30 Aug Facing suicidal thoughts in the midst of the pandemic
While it’s easy to gloss over, many people are coming to terms with the sobering realization that COVID-19 has multiple repercussions that don’t just involve a flu virus. One that’s worth addressing and examining, particularly as it pertains to addicts, is mental health. More specifically, suicide (or suicidal thoughts).
According to a study in the British Journal of Psychiatry, nearly ⅕ of surveyed people reported having thoughts of suicide or self-harm during the first month of lockdown. Keep in mind, this is a random study and not a study conducted on addicts or alcoholics. These are everyday people, but alcohol and drug abuse are huge suicide risk factors, coming in second only to acute depression and other mood disorders. So, if almost 20% of the average, everyday population was considering suicide or self-harm in early lockdown, what does this tell you about addicts and alcoholics?
Of course, it’s all purely speculation and more data needs to be released, but there’s a strong likelihood, based on the numbers, that addicts and alcoholics are severely at risk of having suicidal thoughts right now. COVID-19 is definitely something communities need to take seriously, but the virus itself is only going to be one cause of pandemic-related deaths. Suicide and substance abuse are on the rise as a direct response to things like job loss, stress, financial insecurity, and isolation, all directly resulting from the shut-downs. For addicts and alcoholics, this is particularly scary as the rate of major depression is two to four times higher among addicts compared to the general population.
Remember, you’re not alone –– far from it
All of that being said, if you or a loved one is having self-harming or suicidal thoughts, it’s good to remember that you’re not alone. In fact, you’re very far from being alone. Practically the entire world is going through some form of lockdown while experiencing economic hardship, and many people are feeling uneasy, uncertain, and alone. While no one signed up for any of this, it still can be helpful to remember that there are quite a few people out there who can probably relate to what you’re going through, so stay connected to others.
Keep in mind that ”the opposite of addiction is connection” (quote from Johann Hari’s famous TED Talk, “Everything you think you know about Addiction is wrong”). If you’re feeling particularly alone right now, try picking up the phone and calling someone who might be able to relate to what you’re experiencing. You never know, you could actually be helping this person as well. If you’re still in lockdown or practicing self-isolation for health or other reasons, take advantage of apps like Zoom and Facetime to have face-to-face conversations with friends and family.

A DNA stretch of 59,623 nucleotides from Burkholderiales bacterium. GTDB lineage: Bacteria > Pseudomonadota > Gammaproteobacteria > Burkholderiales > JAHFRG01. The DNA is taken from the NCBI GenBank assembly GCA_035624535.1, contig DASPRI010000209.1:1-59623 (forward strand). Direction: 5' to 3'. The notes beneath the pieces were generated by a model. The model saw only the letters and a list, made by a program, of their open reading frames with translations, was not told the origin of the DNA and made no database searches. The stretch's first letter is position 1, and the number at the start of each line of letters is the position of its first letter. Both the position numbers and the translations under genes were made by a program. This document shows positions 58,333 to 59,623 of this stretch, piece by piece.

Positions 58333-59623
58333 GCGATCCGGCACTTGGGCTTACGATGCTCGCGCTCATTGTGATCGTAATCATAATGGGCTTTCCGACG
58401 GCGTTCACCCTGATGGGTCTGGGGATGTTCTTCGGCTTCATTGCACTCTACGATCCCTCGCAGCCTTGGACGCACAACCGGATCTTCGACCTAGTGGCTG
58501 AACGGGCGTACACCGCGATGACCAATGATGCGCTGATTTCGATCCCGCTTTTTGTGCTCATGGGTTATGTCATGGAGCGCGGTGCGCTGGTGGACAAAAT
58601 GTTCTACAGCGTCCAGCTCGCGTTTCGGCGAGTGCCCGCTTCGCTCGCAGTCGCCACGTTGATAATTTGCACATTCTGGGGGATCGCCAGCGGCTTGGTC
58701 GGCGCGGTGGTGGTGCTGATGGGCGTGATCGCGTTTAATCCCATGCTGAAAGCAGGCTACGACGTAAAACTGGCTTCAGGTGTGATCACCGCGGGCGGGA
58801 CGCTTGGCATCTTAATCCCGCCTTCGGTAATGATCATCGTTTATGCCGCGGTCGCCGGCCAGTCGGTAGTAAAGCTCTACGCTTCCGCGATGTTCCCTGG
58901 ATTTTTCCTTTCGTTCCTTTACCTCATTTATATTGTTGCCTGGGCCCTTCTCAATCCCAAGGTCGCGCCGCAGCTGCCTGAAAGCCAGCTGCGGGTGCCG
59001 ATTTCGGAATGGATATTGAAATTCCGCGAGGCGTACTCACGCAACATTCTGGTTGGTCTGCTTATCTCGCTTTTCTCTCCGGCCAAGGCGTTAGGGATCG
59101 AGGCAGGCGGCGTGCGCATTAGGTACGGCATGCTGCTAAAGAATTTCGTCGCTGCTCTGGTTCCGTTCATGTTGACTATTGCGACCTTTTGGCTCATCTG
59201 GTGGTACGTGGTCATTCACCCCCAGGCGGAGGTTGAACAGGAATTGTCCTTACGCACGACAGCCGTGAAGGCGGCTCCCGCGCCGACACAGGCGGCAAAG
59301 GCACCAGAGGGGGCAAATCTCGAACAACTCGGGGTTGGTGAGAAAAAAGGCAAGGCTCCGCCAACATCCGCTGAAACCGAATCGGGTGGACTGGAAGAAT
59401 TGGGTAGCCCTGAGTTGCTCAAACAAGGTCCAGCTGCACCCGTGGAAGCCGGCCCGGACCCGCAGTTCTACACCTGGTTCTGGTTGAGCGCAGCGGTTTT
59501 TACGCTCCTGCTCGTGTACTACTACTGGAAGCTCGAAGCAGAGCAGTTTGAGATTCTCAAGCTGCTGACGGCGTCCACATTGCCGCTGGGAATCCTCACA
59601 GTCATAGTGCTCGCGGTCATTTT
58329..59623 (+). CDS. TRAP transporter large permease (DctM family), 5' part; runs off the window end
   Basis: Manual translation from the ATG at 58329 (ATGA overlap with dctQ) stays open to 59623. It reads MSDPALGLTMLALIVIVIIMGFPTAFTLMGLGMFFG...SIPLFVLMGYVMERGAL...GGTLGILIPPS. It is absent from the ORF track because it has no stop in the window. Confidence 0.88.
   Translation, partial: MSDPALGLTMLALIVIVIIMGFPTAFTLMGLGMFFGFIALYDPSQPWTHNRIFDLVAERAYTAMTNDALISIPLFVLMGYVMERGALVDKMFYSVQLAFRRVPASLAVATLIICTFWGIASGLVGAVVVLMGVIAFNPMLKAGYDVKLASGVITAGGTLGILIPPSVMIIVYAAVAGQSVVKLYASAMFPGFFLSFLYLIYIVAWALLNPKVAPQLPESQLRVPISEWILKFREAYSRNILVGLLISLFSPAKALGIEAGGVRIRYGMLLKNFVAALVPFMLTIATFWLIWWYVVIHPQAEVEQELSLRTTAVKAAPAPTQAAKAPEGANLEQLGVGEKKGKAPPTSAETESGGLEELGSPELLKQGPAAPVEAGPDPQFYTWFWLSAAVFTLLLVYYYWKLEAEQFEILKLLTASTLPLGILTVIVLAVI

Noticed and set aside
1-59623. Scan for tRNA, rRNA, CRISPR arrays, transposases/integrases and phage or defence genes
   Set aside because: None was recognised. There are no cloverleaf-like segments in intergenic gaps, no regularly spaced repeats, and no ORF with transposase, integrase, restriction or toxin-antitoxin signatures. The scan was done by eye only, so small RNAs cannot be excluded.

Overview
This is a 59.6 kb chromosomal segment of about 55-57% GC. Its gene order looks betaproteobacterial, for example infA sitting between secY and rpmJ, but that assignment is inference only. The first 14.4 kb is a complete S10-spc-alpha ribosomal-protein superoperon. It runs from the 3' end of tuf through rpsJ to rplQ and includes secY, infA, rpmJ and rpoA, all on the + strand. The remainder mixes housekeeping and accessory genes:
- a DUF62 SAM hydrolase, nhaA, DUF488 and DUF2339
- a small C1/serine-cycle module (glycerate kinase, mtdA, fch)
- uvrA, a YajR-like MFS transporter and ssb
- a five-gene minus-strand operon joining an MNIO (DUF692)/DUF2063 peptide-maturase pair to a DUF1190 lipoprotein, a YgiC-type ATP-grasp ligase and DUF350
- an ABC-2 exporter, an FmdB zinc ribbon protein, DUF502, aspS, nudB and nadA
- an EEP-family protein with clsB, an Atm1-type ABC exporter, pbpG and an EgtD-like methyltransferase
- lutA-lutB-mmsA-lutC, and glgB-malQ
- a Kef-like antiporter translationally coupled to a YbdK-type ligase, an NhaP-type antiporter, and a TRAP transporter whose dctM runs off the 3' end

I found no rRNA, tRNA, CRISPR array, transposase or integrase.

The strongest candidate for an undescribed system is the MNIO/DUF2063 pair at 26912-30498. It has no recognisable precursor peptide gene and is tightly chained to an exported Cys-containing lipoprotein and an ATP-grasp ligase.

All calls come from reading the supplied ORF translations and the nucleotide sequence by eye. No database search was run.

Get yourself to meetings
Make sure you’re going to regular meetings if you’re a member of a recovery fellowship like AA, NA, SMART Recovery or similar. If there are no in-person meetings in your hometown at the moment or if you’re uncomfortable attending them, check their websites for online meetings. The AA Intergroup site has a directory featuring over a thousand meetings worldwide, while SMART Recovery Online Community is also a great place to interact with other sober members of the community. For NA, check out Virtual NA for meetings online and by phone.
Try to go outside and be in nature if weather permits. Vitamin D is something our bodies need not only to stay healthy and build up our immune systems, but some studies also suggest a link between depression and low levels of vitamin D. Sunshine provides plenty of the stuff (Vitamin D), so don’t skimp on it if you can help it.
Make sure you’re also getting in some exercise, even if that means just walking around the block a few times. Exercise raises endorphins, dopamine, and serotonin levels which we’ve talked about extensively in other articles. All three of these are responsible for improving our moods. Getting proper exercise essentially leads to a natural high, much like what we would get from drugs or alcohol but without the hangover and other side effects.
Ask for help
Finally, don’t be afraid to ask for help if you need it. The importance of connection was already mentioned, but taking it one step further and asking for help is so important if you’re genuinely feeling like you might harm yourself. Talk to your family, close friends, or a licensed therapist before doing anything drastic. You might be surprised at how quickly some words of wisdom, some professional advice, or just a friend coming by with ice cream and a hand to hold can help you to shift your perspective and start feeling good again. Just remember, life is precious and things can change very quickly, particularly your perception of things.
Suicide is a permanent solution to a temporary problem and people need to be reminded that there’s so much help out there. While many of the people surveyed had suicidal thoughts during the first month of lockdown according to the report mentioned early on, less than half of them accessed mental health services. There are resources available, including free suicide prevention hotlines like Suicide Prevention Lifeline for 24/7 free and confidential support.
Kembali Recovery Center can Help
If you or someone you know and love is having suicidal thoughts, please seek help from a professional right away. You can start with the hotline mentioned above. If you’re struggling with alcoholism or addiction, Kembali Recovery Center can help. Contact us today to speak with a member of our staff or one of our counselors. You never have to do this alone.